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Michael Roth wrote:
> Lua 5.0.2. can't yield accross a pcall().
> [...]
> Ok, at least this is the way currently lua is implemented, because
> pcall() use setjmp()/longjmp() and coroutines aren't implemented using
> setjmp()/rightjmp(), right?

Yes, this is the sad state of affairs. I have been bitten by this and it
forced me to restructure my code in awkward ways. Being able to mix pcall()
and coroutines would *really* help.

The coroutine-on-top-of-coroutine solution demonstrated by Roberto may be
ok for some cases. But it is definitely not feasible for my code due to
the high overhead of creating and destroying millions of ultra-short
running coroutines per second. This is not just a lightweight function call
after all. :-(

> If lua 5.1 doesn't help, would it be possible to change lua in that way,
> that you can push an error handler function onto the stack followed by
> the function to call in a protected environment together with its
> arguments? Something like this:
> 	lua_pushcfunction(L, err_handler);
> 	lua_push_some_function(L, ...);
> 	lua_push_some_arguments(L, ...);
> 	return lua_trycall(L, nargs);	/* like lua_yield() */

I have thought about a similar solution, too. But there are really three
different issues here:

1. The C stack frame that gets added when you execute lua_pcall() from C code.
2. Where to store the setjmp() jmp_buf.
3. Which C frame to return to with longjmp().

The first problem can be solved with your idea. It is sort of a special
tail-call from C. In fact I would implement a generic C tail-call facility:

  push function; push args; return lua_tailcall(L, nargs);

The latter just returns -2 (like lua_yield(), which returns -1) to signal
the C tail-call to the Lua core. Then pcall() could be easily implemented
on top of this feature.

But I think a "side-call" would be even more useful (tell me, if there
is a better name for it). This allows one to call another Lua function
from C, but return and continue with C code and not the surrounding
(Lua) code. Without adding a C stack frame, of course.

The continuation function could be an extra C function or (in most cases)
the same function -- if it gets to keep the state of the stack that was
below the arguments to the side-call feature. This is sort of like calling
yourself again, just with modified arguments.

The latter would be extremely handy for callbacks from C code and
would also help with coroutine based threading. For now I have to
wrap each C functions which may block on I/O with a Lua loop, like this:

function dispatcher_receive(sk, pattern)
  local s, err, part
    s, err, part = sk:receive(pattern, part)
    if s or err ~= "timeout" then return s, err end
    -- note: timeout is zero, so this is really a "blocking" indication
  until false

Ok, the yield can be put inside the C call, with some trickery inside the
dispatcher. But there is currently no way to avoid the Lua loop around it.

And this is not just slow and annoying -- you get into deep, deep trouble
with partial reads/writes unless the API has been designed just right
(Diego changed LuaSocket after I asked for it -- thank you again!).
There is a subtle interaction with the "part" variable in the code above.
Unfortunately this model is not generic enough for all I/O calls.

Of course the C function *itself* knows best how to resume itself. A Lua
wrapper may need to break layering, too. Oh and before I forget: blocking
on I/O is the norm and not the exception, so this needs to be fast.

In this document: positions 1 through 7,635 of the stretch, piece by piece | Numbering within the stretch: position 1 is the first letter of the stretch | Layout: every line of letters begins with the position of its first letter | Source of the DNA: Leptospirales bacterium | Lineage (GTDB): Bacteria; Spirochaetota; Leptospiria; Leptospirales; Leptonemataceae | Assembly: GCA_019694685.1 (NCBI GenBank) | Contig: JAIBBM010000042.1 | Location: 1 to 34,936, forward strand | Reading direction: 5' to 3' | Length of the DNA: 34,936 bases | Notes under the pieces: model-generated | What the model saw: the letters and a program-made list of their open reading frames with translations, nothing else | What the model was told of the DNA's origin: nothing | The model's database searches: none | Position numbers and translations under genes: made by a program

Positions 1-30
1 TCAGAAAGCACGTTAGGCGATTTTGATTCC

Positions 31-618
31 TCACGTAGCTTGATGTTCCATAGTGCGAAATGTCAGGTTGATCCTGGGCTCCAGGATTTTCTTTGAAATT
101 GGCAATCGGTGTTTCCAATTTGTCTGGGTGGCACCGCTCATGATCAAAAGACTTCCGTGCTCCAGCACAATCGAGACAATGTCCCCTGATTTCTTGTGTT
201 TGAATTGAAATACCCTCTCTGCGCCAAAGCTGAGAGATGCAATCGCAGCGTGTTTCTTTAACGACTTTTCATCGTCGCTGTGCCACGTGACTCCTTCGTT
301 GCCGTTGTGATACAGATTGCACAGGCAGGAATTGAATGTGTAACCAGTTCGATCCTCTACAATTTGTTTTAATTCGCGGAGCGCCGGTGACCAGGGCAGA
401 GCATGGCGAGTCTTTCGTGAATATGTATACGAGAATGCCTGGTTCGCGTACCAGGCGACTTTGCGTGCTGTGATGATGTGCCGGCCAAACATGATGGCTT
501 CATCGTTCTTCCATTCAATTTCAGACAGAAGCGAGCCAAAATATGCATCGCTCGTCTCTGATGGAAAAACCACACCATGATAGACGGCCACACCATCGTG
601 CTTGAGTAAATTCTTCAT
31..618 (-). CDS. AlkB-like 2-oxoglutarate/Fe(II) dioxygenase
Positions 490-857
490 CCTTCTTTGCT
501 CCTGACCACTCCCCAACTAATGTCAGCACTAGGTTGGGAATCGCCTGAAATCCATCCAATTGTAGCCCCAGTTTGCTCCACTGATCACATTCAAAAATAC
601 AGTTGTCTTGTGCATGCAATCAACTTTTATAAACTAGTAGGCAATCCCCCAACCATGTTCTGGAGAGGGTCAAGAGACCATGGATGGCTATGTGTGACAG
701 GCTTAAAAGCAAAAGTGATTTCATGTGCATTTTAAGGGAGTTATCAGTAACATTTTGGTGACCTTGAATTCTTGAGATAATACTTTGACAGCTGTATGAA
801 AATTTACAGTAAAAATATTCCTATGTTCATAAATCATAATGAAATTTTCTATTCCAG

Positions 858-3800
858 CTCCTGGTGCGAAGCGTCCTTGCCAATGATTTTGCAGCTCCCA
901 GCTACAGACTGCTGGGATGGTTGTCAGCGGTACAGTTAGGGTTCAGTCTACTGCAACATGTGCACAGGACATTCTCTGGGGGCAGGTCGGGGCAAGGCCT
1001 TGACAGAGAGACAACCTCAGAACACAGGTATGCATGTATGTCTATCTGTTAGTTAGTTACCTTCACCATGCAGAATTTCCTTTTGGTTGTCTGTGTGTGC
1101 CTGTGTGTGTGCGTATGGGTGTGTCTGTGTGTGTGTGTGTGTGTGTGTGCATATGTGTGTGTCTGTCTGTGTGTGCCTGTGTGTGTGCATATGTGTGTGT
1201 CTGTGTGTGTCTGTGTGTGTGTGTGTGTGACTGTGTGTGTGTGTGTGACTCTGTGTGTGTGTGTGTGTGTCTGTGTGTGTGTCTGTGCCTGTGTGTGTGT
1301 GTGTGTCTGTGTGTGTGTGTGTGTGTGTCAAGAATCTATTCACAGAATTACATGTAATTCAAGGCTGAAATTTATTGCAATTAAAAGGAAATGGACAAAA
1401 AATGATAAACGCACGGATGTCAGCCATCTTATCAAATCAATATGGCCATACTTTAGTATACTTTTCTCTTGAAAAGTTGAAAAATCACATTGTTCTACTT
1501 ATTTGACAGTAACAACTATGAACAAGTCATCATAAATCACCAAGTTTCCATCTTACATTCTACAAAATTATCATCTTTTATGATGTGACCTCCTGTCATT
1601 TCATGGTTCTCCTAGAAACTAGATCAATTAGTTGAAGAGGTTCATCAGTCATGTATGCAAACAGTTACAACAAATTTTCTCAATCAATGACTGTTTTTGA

With a side-call feature, the C code could yield and then return back
to itself. An obvious improvement is to merge side-calls and lua_yield()
into a single function that takes different flags and allows different
behaviours: yield, yield+cont, side-call+cont or tail-call.

[Another idea would be to allow pushing/popping of frames to/from the
 Lua stack from the C API ... but I haven't thought through this in detail.
 This would be a meta-mechanism in true Lua style and allows implementing
 all kinds of interesting functions outside of the Lua core.]

For the second and third problem above, I may have an interesting solution.
I have not tried to code this, since it requires quite a bit of restructuring
of some Lua core parts:

- Call setjmp() in a surrounding function *before* entering the core
  VM loop. Do this only once and *do not* repeat it for every pcall().
  Store the jmp_buf in per-coroutine state (only one jmp_buf per state).

- pcall() uses the C tail-call or C side-call feature to avoid building up
  an extra C frame. It also saves the call frame position by setting
  a special pcall flag in the call frame (to stop the unwinding later on).
  [This could be just another flag for the side-call function.]

- error() does a longjmp() back to the function that surrounds the VM loop.
  There the Lua stack is unwound until the top pcall flag is found. The
  error status is pushed and the routine starts from the top (i.e. does
  a setjmp() and calls the VM loop).
  With the side-call feature, a pcall_cont() routine could be called after
  the unwind to do the return stack manipulation there. This allows you
  to write special try/catch schemes yourself, too (e.g. unwind until
  a matching catch is found, faking return values, ...).

[This is just a rough sketch of the required changes -- please ask if
 I didn't make myself clear enough.]

As an added benefit, this would make pcall() faster (setjmp() may be
expensive on some platforms). And error() (though usually not relevant for
performance) would at least not be slower.

So what does everyone think about this solution? I think all of this could
work well and would help solve many related problems.

I'm really interested to have a (good/elegant) solution to the pcall + yield
problem (and my non-blocking-I/O + yield problem, too) in the Lua core.

BTW: An 'officially supported' way to recycle coroutines would be nice, too.